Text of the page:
Wednesday, February 11, 2015

A Frosting in the Northeast

I wrote and posted this post on In the Warm Hold last night and then it occoured to me that it really belonged here as well. As I've said many times, I try not to cross post too much because what's the point then? But I started this post thinking it'd be a picture post for the regular blog and it spiraled into a bunch of my thoughts on staying and leaving and beauty and difficulty, which is the kind of post I like to share in this space. It actually occurred to me awhile back that there are a handful of post here that I want there as well and a handful there that I want here, so I'll be doing a little reposting. More on that later, though...

We got our first real, big snow a few weeks back. They were predicting we'd get a lot more and people were kind of going crazy worrying about the "historic blizzard". Well, mostly Minnie. I got this frantic email from her about it, warning us to stock up and prepare for the electricity to go out (not really a concern in our massive complex). Between ISIS, the "riots" Fox News convinced them have been happening here for the last four months, and this I'm almost sure I'm going to come home to a couple of patients with massive stomach ulcers. [Mick's comfort item is his Pepto bottle, FYI.]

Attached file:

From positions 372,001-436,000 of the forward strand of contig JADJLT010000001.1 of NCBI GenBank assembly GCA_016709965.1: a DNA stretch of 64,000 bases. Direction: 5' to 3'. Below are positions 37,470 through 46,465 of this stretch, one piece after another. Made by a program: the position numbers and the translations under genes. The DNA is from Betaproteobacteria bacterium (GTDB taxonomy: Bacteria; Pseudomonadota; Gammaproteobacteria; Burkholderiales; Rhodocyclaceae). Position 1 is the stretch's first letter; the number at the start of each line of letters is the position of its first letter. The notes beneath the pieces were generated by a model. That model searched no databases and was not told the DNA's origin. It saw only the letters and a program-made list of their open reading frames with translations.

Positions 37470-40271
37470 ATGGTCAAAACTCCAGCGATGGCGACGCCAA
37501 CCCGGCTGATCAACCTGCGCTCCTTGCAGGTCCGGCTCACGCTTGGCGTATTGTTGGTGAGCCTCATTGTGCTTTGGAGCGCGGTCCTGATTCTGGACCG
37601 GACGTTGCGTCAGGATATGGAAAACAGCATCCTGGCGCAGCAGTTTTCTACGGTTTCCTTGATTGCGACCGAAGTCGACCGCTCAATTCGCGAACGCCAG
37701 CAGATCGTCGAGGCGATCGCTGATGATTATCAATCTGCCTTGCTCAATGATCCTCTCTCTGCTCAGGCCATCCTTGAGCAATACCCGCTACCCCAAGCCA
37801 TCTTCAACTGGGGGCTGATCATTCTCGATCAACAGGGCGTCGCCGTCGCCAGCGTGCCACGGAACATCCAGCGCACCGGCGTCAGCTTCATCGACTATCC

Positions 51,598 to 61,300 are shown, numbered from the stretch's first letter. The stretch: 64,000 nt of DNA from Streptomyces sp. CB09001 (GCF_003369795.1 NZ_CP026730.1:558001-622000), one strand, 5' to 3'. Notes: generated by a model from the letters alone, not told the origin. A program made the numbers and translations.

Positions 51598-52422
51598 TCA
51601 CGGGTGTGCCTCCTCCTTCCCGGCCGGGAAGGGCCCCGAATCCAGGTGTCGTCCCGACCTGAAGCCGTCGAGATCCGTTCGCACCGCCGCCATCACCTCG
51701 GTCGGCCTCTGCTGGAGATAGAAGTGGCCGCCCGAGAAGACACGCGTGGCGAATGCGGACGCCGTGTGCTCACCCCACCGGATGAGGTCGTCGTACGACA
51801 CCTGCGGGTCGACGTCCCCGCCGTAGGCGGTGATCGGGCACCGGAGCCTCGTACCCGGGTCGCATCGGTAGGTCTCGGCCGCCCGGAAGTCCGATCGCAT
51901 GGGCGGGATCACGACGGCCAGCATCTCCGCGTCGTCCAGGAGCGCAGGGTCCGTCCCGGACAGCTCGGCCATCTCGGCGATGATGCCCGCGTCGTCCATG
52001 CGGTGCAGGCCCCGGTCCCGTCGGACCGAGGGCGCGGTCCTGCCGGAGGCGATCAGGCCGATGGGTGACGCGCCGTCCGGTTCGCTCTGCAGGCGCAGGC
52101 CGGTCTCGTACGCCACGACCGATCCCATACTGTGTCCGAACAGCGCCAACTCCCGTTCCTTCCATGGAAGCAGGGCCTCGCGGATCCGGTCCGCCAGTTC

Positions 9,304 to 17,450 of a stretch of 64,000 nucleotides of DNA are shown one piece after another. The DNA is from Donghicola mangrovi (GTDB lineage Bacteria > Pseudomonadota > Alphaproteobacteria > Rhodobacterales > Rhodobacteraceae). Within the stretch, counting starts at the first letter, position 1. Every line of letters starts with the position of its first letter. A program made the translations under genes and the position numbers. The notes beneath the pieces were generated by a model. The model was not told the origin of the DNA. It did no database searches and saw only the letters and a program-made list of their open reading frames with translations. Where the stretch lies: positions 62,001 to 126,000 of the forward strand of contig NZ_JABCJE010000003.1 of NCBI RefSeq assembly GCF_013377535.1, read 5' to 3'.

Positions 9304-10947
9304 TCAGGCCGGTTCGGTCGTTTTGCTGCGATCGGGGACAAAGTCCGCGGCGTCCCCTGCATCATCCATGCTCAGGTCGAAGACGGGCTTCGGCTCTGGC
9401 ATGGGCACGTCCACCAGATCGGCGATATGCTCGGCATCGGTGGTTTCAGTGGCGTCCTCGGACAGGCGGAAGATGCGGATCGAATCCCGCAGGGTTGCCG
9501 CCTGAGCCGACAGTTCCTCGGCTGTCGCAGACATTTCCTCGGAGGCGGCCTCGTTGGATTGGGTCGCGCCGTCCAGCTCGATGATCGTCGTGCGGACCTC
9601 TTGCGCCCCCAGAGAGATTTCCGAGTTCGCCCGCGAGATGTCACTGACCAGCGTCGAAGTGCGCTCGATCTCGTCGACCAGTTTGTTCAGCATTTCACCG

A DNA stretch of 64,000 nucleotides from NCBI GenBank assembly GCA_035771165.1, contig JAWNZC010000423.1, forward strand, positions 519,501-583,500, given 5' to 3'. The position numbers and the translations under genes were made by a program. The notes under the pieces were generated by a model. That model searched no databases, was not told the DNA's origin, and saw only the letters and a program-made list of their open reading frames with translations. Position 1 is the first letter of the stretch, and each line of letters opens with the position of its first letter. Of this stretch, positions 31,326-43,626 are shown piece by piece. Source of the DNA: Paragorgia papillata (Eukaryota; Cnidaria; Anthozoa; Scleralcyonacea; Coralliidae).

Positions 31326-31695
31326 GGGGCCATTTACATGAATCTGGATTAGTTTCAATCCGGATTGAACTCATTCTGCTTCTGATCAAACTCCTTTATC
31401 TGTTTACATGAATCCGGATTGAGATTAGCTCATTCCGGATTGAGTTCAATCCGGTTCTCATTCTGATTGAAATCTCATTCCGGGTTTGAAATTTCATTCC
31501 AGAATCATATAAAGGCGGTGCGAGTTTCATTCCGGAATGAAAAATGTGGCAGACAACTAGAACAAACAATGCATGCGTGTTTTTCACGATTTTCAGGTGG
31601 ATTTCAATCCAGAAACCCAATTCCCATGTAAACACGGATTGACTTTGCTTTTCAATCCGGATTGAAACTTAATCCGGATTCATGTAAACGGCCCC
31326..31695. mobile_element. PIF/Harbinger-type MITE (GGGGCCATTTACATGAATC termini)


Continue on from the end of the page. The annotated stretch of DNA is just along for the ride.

But also I actually saw someone comment on a friend's Instagram that she was in the Trader Joe's in Brooklyn and there was a woman griping about them being out of goat's milk and organic kale. Because those are necessities in a weather emergency right? If you're a North Brooklyn hipster, they sure are. So the fear was real. Even for the Yankees.